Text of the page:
How to Prevent Suicide Through Firearms Storage

Introduction to Firearms Storage and Suicide Prevention

If you own a firearm, it’s critical that you understand the need for safe storage of your firearms when not in use. This simple act can reduce the rate of suicide and save lives. By educating firearms owners about suicide prevention there is the potential to save more than 9,000 lives by 2025, reports the American Foundation for Suicide Prevention (AFSP). Learning about suicide risk, safe storage and removing access to lethal means (including firearms) when someone is at risk, can reduce the rate of suicide and save lives.

We all have mental health, just as we all have physical health, and conditions such as depression, anxiety and substance use problems – especially when unaddressed – increase the risk of suicide.

Recuse the Risk of Suicide

Temporarily removing lethal means from someone in suicidal crisis greatly reduces the likelihood of that person dying by suicide, because it gives at-risk individuals something they crucially need: time.

AFSP research shows that most people in suicidal crisis who don’t have easy access to a lethal suicide method will not simply find another way to kill themselves.  Removing access to firearms and other lethal means allows time for both the moment of intense suicidal crisis to pass, and for someone to intervene with potentially lifesaving mental health support and resources.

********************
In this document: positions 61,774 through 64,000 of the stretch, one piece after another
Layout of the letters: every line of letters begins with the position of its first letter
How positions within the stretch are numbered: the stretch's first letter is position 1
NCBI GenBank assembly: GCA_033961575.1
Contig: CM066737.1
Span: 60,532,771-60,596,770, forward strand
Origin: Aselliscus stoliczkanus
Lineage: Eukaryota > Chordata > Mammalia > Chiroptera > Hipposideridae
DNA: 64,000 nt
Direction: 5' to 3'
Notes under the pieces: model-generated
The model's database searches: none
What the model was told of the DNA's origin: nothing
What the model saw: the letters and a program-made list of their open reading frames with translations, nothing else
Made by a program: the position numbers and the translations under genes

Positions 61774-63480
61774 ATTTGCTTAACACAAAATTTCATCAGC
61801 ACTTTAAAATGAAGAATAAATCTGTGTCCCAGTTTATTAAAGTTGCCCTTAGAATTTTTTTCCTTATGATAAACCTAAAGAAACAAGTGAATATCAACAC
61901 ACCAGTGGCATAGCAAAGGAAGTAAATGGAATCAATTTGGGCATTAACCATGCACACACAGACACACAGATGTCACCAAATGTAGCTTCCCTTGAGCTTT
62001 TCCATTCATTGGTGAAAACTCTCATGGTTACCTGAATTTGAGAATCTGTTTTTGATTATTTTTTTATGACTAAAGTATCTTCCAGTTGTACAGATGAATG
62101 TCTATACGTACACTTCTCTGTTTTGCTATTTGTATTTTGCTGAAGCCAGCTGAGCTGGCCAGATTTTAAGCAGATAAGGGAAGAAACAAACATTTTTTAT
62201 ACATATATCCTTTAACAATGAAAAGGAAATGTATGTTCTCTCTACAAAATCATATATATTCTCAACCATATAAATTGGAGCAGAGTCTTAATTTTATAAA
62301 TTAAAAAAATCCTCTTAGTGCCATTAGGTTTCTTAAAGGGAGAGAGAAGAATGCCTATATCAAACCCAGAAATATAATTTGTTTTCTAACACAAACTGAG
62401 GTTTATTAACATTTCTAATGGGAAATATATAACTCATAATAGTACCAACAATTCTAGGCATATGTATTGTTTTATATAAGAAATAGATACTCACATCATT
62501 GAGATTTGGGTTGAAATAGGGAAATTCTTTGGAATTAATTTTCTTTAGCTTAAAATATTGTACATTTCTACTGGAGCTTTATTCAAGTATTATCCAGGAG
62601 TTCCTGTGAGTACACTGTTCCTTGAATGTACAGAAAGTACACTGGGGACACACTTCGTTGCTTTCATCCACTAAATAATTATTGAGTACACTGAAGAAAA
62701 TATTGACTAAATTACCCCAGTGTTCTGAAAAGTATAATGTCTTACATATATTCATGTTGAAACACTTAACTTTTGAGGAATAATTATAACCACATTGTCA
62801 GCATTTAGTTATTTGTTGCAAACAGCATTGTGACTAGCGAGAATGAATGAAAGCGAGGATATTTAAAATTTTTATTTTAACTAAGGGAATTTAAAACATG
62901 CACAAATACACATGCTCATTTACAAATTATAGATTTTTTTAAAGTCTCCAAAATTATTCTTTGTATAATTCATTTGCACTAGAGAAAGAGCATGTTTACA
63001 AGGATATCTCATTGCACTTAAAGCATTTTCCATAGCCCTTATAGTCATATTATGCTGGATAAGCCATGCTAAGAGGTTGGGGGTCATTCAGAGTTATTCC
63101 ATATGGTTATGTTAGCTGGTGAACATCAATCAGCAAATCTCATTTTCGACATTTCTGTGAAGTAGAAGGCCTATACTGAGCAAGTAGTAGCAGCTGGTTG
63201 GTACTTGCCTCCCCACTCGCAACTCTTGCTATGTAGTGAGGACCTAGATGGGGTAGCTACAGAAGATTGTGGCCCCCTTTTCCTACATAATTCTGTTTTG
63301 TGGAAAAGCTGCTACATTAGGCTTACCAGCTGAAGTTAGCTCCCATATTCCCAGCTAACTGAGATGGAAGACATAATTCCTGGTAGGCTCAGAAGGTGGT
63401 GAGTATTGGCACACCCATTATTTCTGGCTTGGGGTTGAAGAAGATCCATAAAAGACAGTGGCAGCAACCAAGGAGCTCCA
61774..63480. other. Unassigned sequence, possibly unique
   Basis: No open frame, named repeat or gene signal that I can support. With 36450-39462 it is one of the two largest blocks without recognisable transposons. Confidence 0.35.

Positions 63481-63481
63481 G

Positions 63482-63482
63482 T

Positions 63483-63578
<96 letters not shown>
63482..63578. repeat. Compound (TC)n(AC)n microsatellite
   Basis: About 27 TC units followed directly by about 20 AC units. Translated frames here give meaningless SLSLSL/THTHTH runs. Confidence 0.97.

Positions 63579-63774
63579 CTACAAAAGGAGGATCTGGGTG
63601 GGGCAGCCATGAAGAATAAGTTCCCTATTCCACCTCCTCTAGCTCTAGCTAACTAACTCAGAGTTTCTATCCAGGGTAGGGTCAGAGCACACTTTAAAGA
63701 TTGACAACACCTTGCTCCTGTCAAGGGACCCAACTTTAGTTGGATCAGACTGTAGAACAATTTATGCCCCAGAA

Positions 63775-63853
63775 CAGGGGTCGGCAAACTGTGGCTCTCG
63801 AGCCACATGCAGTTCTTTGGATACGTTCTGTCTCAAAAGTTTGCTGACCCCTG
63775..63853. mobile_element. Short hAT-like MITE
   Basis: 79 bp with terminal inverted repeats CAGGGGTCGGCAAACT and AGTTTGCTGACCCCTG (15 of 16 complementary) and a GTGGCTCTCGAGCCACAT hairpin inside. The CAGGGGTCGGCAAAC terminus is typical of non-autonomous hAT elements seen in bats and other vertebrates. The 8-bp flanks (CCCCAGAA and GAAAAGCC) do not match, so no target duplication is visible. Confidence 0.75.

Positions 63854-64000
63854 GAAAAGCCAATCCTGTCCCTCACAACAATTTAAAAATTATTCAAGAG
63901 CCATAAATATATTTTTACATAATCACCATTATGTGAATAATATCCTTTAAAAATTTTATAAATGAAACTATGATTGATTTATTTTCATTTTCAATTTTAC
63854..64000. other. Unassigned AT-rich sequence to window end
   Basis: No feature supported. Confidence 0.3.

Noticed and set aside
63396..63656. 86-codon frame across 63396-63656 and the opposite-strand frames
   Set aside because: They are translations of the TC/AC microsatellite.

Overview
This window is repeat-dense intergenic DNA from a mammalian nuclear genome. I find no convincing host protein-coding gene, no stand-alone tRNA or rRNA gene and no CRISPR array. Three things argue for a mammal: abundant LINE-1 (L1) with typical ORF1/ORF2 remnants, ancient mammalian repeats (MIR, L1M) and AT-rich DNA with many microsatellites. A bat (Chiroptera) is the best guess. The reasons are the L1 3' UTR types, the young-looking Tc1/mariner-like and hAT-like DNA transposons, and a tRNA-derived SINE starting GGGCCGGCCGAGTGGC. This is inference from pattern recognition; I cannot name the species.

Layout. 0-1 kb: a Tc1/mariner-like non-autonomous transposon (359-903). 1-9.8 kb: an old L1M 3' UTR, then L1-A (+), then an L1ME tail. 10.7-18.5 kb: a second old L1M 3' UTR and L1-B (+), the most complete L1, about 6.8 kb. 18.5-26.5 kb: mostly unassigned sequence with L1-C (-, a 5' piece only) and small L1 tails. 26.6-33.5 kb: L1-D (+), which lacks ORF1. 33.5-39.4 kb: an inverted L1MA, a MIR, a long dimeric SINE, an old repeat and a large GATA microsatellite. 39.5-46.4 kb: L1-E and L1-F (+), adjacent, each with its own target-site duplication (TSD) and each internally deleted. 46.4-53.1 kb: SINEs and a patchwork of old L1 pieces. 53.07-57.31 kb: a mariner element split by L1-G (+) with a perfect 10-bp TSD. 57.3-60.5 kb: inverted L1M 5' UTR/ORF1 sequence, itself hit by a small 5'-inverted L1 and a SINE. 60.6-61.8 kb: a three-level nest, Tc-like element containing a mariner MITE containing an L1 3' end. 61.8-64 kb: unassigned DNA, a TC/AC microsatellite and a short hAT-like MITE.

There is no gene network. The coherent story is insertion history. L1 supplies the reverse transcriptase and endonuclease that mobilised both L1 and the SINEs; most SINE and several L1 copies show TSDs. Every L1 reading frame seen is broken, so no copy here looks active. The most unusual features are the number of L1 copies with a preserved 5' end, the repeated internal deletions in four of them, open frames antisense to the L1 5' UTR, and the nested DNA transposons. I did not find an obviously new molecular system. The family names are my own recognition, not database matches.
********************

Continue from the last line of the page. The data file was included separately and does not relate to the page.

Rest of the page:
AFSP also endorses suicide prevention education as a basic tenet of firearm safety and responsible gun ownership. From, There are simple actions we can all take to help save lives including: practicing safe storage and the temporary removal of access to firearms when someone is at risk; and learning about common risk factors and warning signs for suicide.

person crying for help

There are a range of options for safely storing and protecting your firearms when they are not in use.  Go to: NSSF to help you choose firearms storage that fits your lifestyle.

Suicide is a major public health issue, and remains (per CDC & AFS) the 12th leading cause of death. In 2020, 45,979 Americans died by suicide.   On average, this is 130 people per day. In 2020, there were an estimated 1.20 million suicide attempts.  Firearms accounted for 52.83% of all suicide deaths. 

Get Help, you are not alone

What leads to suicide?

While there is no single cause for suicide, there are risk factors and warning signs which may increase the likelihood of an attempt.

Learning about them can save lives.  Suicide most often occurs when stressors and health issues converge to create the feeling of hopelessness and despair.  Depression is the most common condition associated with suicide, and is often undiagnosed or untreated.  Conditions like depression, anxiety, and substance problems, especially when unaddressed, increase risk for suicide.  It’s important to note that most people who actively manage their mental health conditions go on to engage in life.